Intermittency and Self-Organisation in Turbulence and Statistical Mechanics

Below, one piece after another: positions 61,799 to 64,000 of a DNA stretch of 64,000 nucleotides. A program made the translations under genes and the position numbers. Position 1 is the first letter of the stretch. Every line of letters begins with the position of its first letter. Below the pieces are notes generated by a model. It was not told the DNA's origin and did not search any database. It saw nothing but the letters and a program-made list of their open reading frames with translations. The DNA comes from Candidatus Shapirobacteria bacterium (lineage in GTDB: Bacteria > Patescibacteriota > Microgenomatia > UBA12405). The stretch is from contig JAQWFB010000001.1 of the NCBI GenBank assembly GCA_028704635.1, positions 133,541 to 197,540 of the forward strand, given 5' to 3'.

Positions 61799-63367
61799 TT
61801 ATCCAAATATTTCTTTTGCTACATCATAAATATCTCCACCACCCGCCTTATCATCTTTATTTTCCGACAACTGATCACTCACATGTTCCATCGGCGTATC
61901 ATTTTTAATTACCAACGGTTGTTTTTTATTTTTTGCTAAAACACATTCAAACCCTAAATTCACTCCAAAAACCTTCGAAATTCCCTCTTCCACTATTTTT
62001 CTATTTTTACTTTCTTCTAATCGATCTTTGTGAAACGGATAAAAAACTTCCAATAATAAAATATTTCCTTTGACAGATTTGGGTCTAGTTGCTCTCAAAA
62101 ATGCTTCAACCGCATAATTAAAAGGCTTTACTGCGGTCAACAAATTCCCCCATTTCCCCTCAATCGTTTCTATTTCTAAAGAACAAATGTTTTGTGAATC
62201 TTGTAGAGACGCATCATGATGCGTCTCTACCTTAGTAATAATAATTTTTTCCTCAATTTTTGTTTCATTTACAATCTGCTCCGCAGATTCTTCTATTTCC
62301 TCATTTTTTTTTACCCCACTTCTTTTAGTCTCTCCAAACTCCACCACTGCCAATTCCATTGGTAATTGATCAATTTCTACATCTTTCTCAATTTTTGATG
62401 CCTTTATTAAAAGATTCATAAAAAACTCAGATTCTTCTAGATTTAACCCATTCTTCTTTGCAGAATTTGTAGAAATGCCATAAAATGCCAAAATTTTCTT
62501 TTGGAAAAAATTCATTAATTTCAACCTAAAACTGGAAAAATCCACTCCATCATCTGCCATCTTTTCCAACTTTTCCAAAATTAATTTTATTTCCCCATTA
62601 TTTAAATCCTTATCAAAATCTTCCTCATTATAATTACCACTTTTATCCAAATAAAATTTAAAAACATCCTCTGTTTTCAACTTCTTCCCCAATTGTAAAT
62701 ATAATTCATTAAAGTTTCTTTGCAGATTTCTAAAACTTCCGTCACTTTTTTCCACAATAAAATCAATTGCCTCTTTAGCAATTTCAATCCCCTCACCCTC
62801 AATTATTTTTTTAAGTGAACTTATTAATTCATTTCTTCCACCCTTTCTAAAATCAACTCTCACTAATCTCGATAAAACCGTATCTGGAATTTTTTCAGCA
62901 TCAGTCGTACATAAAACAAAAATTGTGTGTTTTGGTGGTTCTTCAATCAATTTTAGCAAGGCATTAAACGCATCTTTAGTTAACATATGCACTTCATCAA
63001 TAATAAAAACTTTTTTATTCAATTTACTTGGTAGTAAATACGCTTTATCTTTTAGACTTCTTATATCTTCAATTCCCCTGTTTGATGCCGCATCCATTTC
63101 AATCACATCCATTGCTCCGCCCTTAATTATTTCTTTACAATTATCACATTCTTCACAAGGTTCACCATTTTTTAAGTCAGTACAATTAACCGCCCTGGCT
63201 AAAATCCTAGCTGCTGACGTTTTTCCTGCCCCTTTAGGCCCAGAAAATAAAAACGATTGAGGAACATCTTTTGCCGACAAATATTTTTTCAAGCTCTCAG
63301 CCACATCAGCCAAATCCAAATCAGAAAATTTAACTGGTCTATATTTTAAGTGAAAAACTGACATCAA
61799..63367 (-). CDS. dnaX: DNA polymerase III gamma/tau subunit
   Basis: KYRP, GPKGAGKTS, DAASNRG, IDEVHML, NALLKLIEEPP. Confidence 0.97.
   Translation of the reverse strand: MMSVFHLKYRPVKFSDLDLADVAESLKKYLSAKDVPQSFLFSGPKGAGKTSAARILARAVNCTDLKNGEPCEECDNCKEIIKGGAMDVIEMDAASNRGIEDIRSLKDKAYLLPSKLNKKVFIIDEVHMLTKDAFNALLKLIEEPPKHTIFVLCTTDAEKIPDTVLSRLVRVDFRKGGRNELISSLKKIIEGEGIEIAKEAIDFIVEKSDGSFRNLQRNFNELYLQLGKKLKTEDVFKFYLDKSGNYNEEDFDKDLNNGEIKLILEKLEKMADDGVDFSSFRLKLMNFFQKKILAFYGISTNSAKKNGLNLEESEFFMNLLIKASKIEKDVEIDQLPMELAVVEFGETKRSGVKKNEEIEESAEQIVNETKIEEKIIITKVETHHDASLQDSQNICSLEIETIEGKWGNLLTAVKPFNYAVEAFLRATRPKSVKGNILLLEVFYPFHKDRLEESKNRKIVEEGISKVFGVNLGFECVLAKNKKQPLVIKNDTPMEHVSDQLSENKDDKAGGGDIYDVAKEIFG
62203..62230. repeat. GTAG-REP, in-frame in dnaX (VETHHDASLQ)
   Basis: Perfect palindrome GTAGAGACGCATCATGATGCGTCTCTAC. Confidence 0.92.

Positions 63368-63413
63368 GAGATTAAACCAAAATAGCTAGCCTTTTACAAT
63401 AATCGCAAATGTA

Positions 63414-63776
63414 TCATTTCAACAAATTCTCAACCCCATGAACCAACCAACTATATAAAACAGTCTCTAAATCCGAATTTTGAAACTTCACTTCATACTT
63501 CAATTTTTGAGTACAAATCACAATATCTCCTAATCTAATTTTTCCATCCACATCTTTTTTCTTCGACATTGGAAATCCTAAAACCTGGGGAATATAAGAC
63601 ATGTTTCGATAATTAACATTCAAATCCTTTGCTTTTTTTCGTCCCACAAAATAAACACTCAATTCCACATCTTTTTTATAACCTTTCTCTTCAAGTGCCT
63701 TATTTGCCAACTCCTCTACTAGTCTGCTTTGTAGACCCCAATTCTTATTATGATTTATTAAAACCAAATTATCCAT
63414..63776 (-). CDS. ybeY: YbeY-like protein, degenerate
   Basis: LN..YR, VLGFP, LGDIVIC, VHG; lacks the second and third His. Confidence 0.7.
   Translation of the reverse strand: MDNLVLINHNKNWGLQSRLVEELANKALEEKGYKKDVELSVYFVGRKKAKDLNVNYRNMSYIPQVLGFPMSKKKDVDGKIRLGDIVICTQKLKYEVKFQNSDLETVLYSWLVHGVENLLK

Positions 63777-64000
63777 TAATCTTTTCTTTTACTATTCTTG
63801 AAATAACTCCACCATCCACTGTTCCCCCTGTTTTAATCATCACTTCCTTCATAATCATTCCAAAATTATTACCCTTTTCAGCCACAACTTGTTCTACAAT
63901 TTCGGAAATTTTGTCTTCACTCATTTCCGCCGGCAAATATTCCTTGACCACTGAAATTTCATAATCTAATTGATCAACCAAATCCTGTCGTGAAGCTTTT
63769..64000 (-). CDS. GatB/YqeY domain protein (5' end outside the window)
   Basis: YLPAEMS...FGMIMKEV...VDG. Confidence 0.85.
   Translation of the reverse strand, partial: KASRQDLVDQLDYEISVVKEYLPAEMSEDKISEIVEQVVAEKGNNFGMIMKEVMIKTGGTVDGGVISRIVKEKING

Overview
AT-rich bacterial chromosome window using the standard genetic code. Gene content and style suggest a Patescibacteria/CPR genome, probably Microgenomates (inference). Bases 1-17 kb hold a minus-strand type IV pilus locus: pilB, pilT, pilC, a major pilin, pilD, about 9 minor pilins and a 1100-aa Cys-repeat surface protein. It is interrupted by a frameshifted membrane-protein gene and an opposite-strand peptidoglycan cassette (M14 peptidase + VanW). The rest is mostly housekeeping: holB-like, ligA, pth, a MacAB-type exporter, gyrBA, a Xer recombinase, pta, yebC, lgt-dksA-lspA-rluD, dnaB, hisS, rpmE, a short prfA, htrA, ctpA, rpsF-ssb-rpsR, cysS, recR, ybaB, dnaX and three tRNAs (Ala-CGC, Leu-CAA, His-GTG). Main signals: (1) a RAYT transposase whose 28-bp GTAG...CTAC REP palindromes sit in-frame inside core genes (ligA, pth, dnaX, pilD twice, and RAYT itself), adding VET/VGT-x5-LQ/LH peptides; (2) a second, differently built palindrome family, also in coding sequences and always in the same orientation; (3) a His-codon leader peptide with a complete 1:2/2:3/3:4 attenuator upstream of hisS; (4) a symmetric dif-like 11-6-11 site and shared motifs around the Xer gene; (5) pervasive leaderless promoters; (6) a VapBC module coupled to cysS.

There is overwhelming evidence, from laboratory experiments, observations, and computational studies, that coherent structures can cause intermittent transport, dramatically enhancing transport. A proper description of this intermittent phenomenon, however, is extremely difficult, requiring a new non-perturbative theory, such as statistical description. Furthermore, multi-scale interactions are responsible for inevitably complex dynamics in strongly non-equilibrium systems, a proper understanding of which remains a main challenge in classical physics. As a remarkable consequence of multi-scale interaction, a quasi-equilibrium state (the so-called self-organisation) can however be maintained. This special issue aims to present different theories of statistical mechanics to understand this challenging multiscale problem in turbulence. The 14 contributions to this Special issue focus on the various aspects of intermittency, coherent structures, self-organisation, bifurcation and nonlocality. Given the ubiquity of turbulence, the contributions cover a broad range of systems covering laboratory fluids (channel flow, the Von Kármán flow), plasmas (magnetic fusion), laser cavity, wind turbine, air flow around a high-speed train, solar wind and industrial application.